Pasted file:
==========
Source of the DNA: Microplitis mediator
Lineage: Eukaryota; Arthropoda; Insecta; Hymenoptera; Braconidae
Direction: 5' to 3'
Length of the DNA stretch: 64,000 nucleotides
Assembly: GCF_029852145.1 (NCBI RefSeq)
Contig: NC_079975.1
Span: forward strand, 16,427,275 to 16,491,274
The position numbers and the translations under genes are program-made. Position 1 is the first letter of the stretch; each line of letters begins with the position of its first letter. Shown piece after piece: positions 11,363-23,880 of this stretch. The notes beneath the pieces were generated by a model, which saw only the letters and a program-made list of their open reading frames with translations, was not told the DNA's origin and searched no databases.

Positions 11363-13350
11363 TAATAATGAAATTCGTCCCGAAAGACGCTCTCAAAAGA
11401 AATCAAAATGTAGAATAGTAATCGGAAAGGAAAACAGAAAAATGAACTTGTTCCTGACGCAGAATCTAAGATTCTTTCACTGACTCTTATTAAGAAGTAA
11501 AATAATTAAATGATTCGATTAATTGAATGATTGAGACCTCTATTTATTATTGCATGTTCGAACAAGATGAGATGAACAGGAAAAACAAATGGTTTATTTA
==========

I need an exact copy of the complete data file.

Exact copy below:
Source of the DNA: Microplitis mediator
Lineage: Eukaryota; Arthropoda; Insecta; Hymenoptera; Braconidae
Direction: 5' to 3'
Length of the DNA stretch: 64,000 nucleotides
Assembly: GCF_029852145.1 (NCBI RefSeq)
Contig: NC_079975.1
Span: forward strand, 16,427,275 to 16,491,274
The position numbers and the translations under genes are program-made. Position 1 is the first letter of the stretch; each line of letters begins with the position of its first letter. Shown piece after piece: positions 11,363-23,880 of this stretch. The notes beneath the pieces were generated by a model, which saw only the letters and a program-made list of their open reading frames with translations, was not told the DNA's origin and searched no databases.

Positions 11363-13350
11363 TAATAATGAAATTCGTCCCGAAAGACGCTCTCAAAAGA
11401 AATCAAAATGTAGAATAGTAATCGGAAAGGAAAACAGAAAAATGAACTTGTTCCTGACGCAGAATCTAAGATTCTTTCACTGACTCTTATTAAGAAGTAA
11501 AATAATTAAATGATTCGATTAATTGAATGATTGAGACCTCTATTTATTATTGCATGTTCGAACAAGATGAGATGAACAGGAAAAACAAATGGTTTATTTA